How to make sure you are able to vote Nov. 8

The ins and outs of reg­is­ter­ing, polling places, ab­sen­tee and pro­vi­sional bal­lots

Daily Local News (West Chester, PA) - - FRONT PAGE - By Evan Brandt ebrandt@21st-cen­tu­ry­media.com @PottstownNews on Twit­ter

Ev­ery­one is talk­ing about this elec­tion but no one is do­ing any­thing about it!

That’s be­cause the only ones, ul­ti­mately, who get to do any­thing about the up­com­ing elec­tions are the vot­ers.

And in order to vote, you have to be reg­is­tered.

If you want to be one of the peo­ple who does some­thing about this elec­tion, and you are not reg­is­tered yet, you have un­til Oct. 11 to do it.

Don’t worry, it’s pretty easy.

Who can regis­ter?

To be able to regis­ter, you need only be: • A U.S. cit­i­zen for at least one month be­fore the elec­tion;

• A res­i­dent of Penn­syl­va­nia and the elec­tion dis­trict where you in­tend to vote for at least 30 days be­fore the elec­tion;

• At least 18 years on or be­fore the day of the elec­tion.

How do you regis­ter?

If you’re not sure whether you’re reg­is­tered, it’s easy to check with the state on­line. Just go to: https://www.pavot­erser­vices.state.pa.us/Pages/voter­reg­is­tra­tion

sta­tus.aspx and en­ter your name, date of birth and ad­dress and your reg­is­tra­tion sta­tus will be dis­played.

If you find you’re not reg­is­tered, you can regis­ter on­line at the fol­low­ing state web­site: regis­ter. votespa.com and ei­ther regis­ter there, or down­load the form and mail it in.

Also, voter reg­is­tra­tion forms are avail­able at mu­nic­i­pal gov­ern­ment of­fices, li­braries and state wine and liquor stores. Once filled out, they should be mailed to the voter ser­vices of­fice in your county.

• Berks County: Berks County Elec­tion Ser­vices, Berks County Ser­vices Cen­ter, Voter Reg­is­tra­tion, 633 Court Street, 1st Floor, Read­ing, PA 19601.

• Ch­ester County: Voter Reg­is­tra­tion, Ch­ester County Of­fice of Voter Ser­vices, 601 West­town Road, Suite 150, PO Box 2747, West Ch­ester, PA 19380-0990.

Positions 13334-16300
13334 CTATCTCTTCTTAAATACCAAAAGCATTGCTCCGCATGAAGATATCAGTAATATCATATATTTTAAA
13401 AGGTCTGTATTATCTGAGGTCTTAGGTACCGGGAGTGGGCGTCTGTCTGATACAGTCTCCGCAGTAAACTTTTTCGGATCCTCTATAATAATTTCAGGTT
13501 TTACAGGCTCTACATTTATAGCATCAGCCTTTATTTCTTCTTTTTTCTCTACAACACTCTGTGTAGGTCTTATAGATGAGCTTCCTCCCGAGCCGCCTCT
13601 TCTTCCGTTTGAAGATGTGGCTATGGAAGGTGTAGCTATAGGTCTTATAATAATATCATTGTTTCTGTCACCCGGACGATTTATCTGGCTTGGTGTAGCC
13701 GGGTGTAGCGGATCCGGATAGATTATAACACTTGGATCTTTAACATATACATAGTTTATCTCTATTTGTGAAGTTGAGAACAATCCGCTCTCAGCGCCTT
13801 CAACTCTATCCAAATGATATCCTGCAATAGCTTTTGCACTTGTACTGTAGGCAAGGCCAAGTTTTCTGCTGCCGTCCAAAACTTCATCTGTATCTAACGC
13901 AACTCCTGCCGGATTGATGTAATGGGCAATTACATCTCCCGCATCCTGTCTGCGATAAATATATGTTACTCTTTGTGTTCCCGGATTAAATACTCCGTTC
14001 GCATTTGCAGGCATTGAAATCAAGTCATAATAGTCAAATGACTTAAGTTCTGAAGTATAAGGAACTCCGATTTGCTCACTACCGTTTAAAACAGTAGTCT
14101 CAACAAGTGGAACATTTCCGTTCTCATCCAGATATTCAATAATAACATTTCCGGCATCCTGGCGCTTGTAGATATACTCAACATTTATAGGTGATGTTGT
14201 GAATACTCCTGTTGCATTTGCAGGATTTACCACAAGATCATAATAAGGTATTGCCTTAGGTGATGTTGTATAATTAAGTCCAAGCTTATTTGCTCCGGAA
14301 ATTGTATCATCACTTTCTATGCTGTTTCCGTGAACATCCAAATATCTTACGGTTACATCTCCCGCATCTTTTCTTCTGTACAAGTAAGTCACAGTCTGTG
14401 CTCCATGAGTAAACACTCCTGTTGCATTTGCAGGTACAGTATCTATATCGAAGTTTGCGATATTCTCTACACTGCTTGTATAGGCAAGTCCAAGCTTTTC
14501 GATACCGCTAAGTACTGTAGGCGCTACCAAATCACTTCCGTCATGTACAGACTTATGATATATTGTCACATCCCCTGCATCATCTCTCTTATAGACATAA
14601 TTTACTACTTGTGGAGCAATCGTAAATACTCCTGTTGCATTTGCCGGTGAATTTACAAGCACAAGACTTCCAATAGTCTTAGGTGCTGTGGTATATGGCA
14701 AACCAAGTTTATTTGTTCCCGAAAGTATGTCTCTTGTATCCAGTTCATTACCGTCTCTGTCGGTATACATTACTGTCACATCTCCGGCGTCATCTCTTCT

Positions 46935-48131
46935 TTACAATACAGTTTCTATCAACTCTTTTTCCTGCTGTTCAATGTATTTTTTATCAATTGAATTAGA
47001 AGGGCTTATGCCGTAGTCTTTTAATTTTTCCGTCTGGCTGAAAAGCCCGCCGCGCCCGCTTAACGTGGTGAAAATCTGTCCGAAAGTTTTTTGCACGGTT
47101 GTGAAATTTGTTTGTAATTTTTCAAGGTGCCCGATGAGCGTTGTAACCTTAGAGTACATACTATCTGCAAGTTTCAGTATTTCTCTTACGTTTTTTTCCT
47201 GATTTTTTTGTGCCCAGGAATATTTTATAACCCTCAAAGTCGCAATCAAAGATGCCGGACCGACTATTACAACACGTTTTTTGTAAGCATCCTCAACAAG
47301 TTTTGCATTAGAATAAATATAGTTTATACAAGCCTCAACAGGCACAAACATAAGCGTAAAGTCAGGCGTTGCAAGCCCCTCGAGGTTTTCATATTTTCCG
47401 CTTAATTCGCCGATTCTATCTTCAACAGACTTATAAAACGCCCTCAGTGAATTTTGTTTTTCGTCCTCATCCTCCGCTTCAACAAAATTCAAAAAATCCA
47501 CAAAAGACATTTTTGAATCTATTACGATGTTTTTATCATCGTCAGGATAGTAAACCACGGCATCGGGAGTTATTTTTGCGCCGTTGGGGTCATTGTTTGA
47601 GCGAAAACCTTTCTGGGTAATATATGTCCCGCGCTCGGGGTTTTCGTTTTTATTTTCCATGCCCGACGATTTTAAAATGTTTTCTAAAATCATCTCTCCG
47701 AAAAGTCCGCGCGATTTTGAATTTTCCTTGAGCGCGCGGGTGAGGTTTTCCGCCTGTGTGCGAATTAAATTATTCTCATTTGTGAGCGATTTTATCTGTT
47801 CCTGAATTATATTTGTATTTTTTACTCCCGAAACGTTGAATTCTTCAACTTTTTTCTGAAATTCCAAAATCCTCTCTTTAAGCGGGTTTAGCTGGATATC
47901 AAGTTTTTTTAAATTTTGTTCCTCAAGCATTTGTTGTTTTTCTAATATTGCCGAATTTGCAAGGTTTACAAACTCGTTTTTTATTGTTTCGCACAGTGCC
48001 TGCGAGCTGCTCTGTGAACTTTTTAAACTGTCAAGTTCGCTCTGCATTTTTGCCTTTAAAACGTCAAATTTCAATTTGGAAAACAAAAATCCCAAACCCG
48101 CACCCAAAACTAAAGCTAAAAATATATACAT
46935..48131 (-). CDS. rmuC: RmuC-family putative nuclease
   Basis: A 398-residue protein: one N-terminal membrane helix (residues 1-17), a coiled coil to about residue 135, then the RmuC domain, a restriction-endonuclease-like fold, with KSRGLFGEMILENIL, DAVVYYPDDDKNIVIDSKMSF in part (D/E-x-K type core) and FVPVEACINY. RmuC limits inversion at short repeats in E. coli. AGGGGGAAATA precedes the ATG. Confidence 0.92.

• Delaware County: Voter Reg­is­tra­tion, Gov­ern­ment Cen­ter Build­ing, 201 W. Front St., me­dia, PA 19063.

• Mont­gomery County: Mont­gomery County Voter Reg­is­tra­tion, P.O. Box 311, Nor­ris­town, PA 19404-0311

No photo ID re­quired

Its im­por­tant to re­mem­ber that you are not con­sid­ered

reg­is­tered to vote un­til your ap­pli­ca­tion has been pro­cessed and your county voter ser­vices of­fice sends you a Voter Iden­ti­fi­ca­tion Card, which should oc­cur with 14 days of your ap­pli­ca­tion be­ing sub­mit­ted.

Your voter iden­ti­fi­ca­tion card is not the same as the photo ID which made head­lines a few years ago.

Penn­syl­va­nia’s strict photo ID law for all vot­ers is no longer in ef­fect.

The only time ID is re­quired at the polls is for first-time vot­ers at a lo­ca­tion and it can be a photo or non-photo ID, but must show your ad­dress.

Un­less you are a first­time voter, poll work­ers should not ask you for a photo ID for the 2016 elec­tion and you do not need one to vote, ac­cord­ing to in­for­ma­tion posted on the web site of the Berks County Of­fice of Elec­tion Ser­vices.

Ab­sen­tee bal­lots

If you know you will not be able to make it to the polls on Nov. 8, you can vote by ab­sen­tee bal­lot, but you have to make ar­range­ments ahead of time.

The last day to ap­ply for an ab­sen­tee bal­lot is by 5 p.m. Nov. 1, and the last day a voter ser­vices of­fice can ac­cept an ab­sen­tee bal­lot is on Nov. 4, ac­cord­ing to in­for­ma­tion posted on the Ch­ester County Voter Ser­vices web site.